Eric Benét Tapped for His Acting Debut by GMC and Reelworks Studios
R&B singer Eric Benét will make his lead acting debut this summer in Trinity Goodheart, a feature film based on a screenplay written by Rhonda Baraka. In the film, 12-year-old Trinity (Erica Gluck) is on a quest to reunite her family. Her relentlessness enlightens them on faith, forgiveness and, most importantly, love. Eric Benét plays Trinity’s free-spirited father, Jeremy, and James Hong (Kung Fu Panda) plays Mr. Kwon. The film premieres at the Black American Film Festival in Miami in July and will run on the GMC network on August 20-22, 2011.
Screenwriter Rhonda Baraka glows when she discusses this project and an upcoming film as well as her first film deal, Pastor Brown. The journalist-turned-filmmaker also reveals three secrets to success. –yvette caslin
Give the readers some insight on Rhonda Baraka.
I started my career as a journalist at Tuskegee News and formed, along with my husband [Tony], a magazine called Tafrija. We were in Atlanta when LaFace Records was around, and Atlanta’s music scene was really starting to take root. I made a lot of relationships, a lot of contacts.
When did you decide to expand your career?
I was really interested in exploring, really trying to tap into my own imagination and telling some of the stories that were swirling around in my head. That’s how I started screenwriting. I taught myself about it, read about it on the Internet, read a lot of screenplays, watched a lot of movies and then just kind of jumped in and tried my hand at it. I got a lot of rejection letters.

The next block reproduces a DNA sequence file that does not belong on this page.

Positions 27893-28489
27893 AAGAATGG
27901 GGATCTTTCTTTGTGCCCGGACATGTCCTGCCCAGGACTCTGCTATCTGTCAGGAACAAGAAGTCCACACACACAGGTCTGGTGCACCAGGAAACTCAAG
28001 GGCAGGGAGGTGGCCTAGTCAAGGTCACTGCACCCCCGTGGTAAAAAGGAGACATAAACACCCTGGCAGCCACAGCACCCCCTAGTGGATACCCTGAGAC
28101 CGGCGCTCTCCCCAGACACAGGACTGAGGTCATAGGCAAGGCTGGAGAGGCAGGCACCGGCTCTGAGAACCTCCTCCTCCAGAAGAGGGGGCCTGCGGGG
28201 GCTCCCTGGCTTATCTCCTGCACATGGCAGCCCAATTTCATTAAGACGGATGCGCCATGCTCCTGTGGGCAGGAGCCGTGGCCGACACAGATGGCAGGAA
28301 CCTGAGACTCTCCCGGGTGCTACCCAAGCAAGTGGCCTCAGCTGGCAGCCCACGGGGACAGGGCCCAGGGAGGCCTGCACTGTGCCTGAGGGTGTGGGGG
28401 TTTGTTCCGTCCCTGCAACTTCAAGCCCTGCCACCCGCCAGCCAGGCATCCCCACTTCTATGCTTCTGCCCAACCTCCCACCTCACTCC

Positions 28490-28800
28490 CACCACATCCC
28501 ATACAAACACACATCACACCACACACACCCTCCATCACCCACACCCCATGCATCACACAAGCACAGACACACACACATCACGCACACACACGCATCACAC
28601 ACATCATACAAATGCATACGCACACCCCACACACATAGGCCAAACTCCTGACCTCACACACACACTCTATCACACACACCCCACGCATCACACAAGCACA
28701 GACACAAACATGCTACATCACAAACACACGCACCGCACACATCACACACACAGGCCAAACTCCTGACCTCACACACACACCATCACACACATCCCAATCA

What irons do you have in the fire?
I have a brand new production company called ToKo Films named after my daughter Toni, 15, and son Koran, 13. My goal is to create family-friendly entertainment. Trinity Goodheart is GMC’s first original feature. I also have a new project in the works through my company ToKo Films. It’s called Looking for Jimmy Lee. It’ll star Boris Kodjoe and Nicole Ari Parker.
Share with readers your reaction when you received your first film deal.
The day that [Rockmond Dunbar] finally called me and said, “I want to do this,” after the script for Pastor Brown had been sitting around for a while … it was really an unbelievable feeling. It dawned on me that all of this was happening because of an idea that was in my head. Pastor Brown is scheduled to come out on DVD this fall.
What have you learned from rejection?
One of the most important things that you can learn when delving into some new venture is just because someone says ‘no’ to you doesn’t mean that you should not continue to pursue your dream. It doesn’t mean that what you’re doing is totally wrong. It just means that no means no for that particular person at that particular time. I have had people to tell me ‘no’ on Pastor Brown and Trinity Goodheart. It makes it clear to me that this business is about timing, getting to the right person and knowing who to pitch a project to. Just because you have access to someone doesn’t mean that project is right for them. You really have to take your time and do your homework and really understand who is right for what project. You have to know what will fit, where and when.
How do you define success?
Success is when you find what your calling is and you know, for sure, that this is what I am supposed to be doing.